Spit in the bag, please

Today was a day. I felt like I was given a toothpick and asked to paint the Sistine Chapel. Actually, I was given a needle, a vestibule of anesthesia, and asked to numb someone’s mouth. I have never felt more inadequate or nervous in my life. I mean, people go to school for dentistry for over 10 years. And you want me to give injections and pull out teeth? After only 4 days of training? Wowzers. All I can say is, Dear God, Help me. Ayudame, por favor. Help us all. I guess that’s kind of what being a missionary is all about. Feeling inadequate and completely scared, but then just letting go of yourself and your fears and letting God work through you. Because I know I’m no dentist. Not in the least. I’m an art major. I don’t know anything about the mouth. I know how to draw. And take pictures.
I think that’s one of the things I really like about being in Peru, though. People don’t ask you if you know how to do something. And frankly, I don’t think they care. All I know is, that when things need to get done, they do. Everyone works together and tries their hardest. Everyone jumps in even if they don’t know what they’re doing. I never cease to be amazed at the amount of things that can be strapped to the top of a motocar or truck. You don’t have to be an expert. You just have to give your best. I guess it’s just a little more scary when you have someone’s mouth in your hands.
I typed up a paper of things that we’re supposed to learn how to say to our patients in Spanish. Stuff like, “Voy a ponerle una inyección para anestesiar la encía.” Which roughly translates into, “I’m going to give you an injection to put your gums to sleep.” And also, “Escupa en la bolsa, por favor.” Meaning, “Spit in the bag, please.” The dentist told us today that if we don’t specify that la bolsa, or the bag, is the place to spit, the patient will just spit on your feet. Or on you. Or on whatever is near. Tomorrow the dentist is bringing in a pig’s head. A big dead pig’s head to practice extracting teeth.
“Hello, I’m going to be your dentist today. The only other patient I’ve had was dead. And it was a pig.”  But seriously, all I can say is God, help me. It’s not going to be easy, but I know You will go with me where ever I go. You promised me that You would. So I believe it. 

Ormigas, sudado, y ampollas

Even though I’ve only been here for a week, I already feel at home. We have a schedule. We are a family. We work together to prepare meals. Morning and evening worships are my favorite times of the day. Culto, as it is called here. This week has been kind of slow as far as my job goes. I went with the boys to la selva. Deforestation at its finest. They handed me a machete and I went at it. I learned some new words in Spanish: ormigas, sudado, and ampollas. Ants, sweat, and blisters. Which pretty accurately described my morning. It was the greatest feeling in the world though, to be able to chop at thick vines and plants and have them fall at your feet in a heap. But when the ants come pouring out of the trees onto your back and down your pants – yeah, not such a good time. But nevertheless, I feel like I got a lot closer to the boys after going to work with them. It was cool to be able to just sit and talk with them. Even though my Spanish still sucks. Yesterday and the day before, I designed a new newsletter template, took lots of pictures, and just helped around the house. There’s a lot to do before the first health campaign and clinic. This morning I got a little distracted from my work and played the two little boys that live on the base, Jean Pierre and Alex. We ran around together and they showed me how pick and eat all the fruit on the grounds. We have guavas that don’t look like the guavas I’m used to at all, mangoes, cashew fruit, and ubillas which are a kind of big grape fruit. They were so squishy and gooey and so so good. And the best part: they’re right outside my front door. Right now, I’m sitting in the airport in Pucallpa and all the locals are crowded around a window watching the planes come in. The internet is painfully slow today so I don’t even know if I’ll be able to post this today. Oh well. Next time. My next goals are to learn how to ride the motorcycle and to make papusas for dinner.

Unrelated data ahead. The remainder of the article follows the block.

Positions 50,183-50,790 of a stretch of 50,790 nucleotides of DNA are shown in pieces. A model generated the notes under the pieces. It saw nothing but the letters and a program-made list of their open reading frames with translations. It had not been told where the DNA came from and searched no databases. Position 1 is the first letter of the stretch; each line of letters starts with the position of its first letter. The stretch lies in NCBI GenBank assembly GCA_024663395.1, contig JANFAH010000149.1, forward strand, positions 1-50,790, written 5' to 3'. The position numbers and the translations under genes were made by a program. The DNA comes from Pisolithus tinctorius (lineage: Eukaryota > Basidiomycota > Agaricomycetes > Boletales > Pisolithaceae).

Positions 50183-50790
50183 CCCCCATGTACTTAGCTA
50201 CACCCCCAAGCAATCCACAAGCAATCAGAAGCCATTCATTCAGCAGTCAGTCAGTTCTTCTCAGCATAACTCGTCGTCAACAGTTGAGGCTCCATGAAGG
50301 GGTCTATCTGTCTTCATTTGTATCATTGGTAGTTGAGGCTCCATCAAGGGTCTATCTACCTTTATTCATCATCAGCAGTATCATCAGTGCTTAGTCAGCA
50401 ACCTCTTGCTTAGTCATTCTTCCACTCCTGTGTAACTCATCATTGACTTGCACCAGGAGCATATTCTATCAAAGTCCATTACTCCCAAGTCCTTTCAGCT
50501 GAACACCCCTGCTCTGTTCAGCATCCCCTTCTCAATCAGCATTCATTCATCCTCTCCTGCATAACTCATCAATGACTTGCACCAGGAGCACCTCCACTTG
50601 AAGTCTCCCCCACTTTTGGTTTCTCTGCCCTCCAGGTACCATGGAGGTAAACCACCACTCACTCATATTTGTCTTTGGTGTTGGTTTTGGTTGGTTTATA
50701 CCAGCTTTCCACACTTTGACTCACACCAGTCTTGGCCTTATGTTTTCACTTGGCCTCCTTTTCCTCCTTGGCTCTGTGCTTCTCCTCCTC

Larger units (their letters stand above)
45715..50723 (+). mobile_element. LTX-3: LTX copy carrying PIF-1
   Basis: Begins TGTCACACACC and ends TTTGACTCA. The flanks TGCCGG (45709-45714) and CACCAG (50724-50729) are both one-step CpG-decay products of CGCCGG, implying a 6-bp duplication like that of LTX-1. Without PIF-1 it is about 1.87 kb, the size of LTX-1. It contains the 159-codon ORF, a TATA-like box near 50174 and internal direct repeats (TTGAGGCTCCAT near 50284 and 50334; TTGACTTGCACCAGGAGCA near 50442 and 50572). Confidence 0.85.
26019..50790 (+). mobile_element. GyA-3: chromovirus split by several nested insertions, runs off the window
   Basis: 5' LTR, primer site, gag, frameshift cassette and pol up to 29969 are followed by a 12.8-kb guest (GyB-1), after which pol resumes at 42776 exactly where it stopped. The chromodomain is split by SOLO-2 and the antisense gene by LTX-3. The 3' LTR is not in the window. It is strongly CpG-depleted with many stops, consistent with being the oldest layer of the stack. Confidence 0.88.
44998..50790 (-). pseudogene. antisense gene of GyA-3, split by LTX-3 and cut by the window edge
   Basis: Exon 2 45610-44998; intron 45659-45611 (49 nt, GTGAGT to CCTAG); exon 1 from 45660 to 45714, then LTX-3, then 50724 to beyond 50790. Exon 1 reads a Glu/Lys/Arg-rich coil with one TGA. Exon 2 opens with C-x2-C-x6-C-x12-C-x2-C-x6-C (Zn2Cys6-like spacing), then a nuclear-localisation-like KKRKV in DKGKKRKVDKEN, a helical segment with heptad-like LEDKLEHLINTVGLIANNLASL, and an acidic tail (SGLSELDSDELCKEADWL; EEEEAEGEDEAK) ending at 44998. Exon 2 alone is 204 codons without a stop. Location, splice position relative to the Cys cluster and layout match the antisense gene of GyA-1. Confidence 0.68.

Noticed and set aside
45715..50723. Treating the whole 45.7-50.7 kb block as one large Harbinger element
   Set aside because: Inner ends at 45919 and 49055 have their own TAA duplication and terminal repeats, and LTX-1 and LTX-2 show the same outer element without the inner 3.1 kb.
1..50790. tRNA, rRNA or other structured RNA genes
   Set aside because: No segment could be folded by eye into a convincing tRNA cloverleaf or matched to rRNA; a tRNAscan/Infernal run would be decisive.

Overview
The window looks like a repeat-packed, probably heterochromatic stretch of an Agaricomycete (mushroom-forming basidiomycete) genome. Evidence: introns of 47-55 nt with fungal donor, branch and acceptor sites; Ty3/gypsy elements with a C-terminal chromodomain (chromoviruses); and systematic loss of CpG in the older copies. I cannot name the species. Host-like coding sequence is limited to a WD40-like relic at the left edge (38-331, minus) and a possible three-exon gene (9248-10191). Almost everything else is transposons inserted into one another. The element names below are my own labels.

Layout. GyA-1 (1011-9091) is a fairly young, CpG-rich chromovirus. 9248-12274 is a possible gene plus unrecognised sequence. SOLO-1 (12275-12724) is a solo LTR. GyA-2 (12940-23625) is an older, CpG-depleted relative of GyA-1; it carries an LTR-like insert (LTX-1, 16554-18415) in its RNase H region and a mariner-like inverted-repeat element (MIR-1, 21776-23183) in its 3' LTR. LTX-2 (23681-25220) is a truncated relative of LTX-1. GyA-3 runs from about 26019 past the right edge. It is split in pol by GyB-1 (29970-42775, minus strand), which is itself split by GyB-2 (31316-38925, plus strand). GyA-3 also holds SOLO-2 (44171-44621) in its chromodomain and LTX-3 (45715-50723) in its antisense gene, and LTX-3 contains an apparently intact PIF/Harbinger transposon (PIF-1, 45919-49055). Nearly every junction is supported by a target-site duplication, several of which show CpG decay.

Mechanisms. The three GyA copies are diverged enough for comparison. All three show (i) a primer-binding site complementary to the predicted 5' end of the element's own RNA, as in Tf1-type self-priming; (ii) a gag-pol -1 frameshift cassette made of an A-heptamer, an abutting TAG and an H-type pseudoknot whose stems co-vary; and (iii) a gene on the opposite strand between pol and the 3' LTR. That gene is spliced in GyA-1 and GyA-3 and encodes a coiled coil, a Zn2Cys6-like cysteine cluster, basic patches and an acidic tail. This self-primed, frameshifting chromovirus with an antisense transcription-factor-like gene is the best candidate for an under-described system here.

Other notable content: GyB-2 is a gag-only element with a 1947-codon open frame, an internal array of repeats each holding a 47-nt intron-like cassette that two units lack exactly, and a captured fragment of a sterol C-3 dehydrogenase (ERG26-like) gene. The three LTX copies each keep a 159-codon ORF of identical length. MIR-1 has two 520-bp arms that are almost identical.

I will never take internet for granted again. I feel like I wrote this blog ages ago, but I haven´t been able to post it until now. 


A prayer and naked people

Dear God,
I have many things that I am thankful for. I am thankful for taxi drivers who will take us all the way to the front door of Km 38. I am thankful for air conditioning at the corner market. I am thankful for homemade tortillas and freshly harvested honey at every meal. I am thankful for Rut, the owner of the vegetarian restaurant in Pucallpa, who makes amazing food. I think I had the best meal of my life today. I am thankful for soccer, the sport that brings us all together. No matter what language is spoken. I am thankful for calling cards and satellite phones. Hearing the voices of the people I love made my day. I am thankful for squat pots. ¨Less mess, no stress.¨ I am thankful for the Spanish language. It flows off the tongue so smoothly and sounds so beautiful. Of course not from me. Yet. You´re going to have to help me out with that one. I´m thankful for your love and grace that keeps me going and keeps me sane everyday. Y finalmente, gracias por mi famila nueva aqui en Peru.
P.s. This is not part of my prayer. But today when we were in Pucallpa, we saw a guy walking down the street. Naked. Just walking around. And then we saw him a little bit later just sitting on the ground. I never in one million years would have guessed that I would have seen such a sight when I woke up this morning.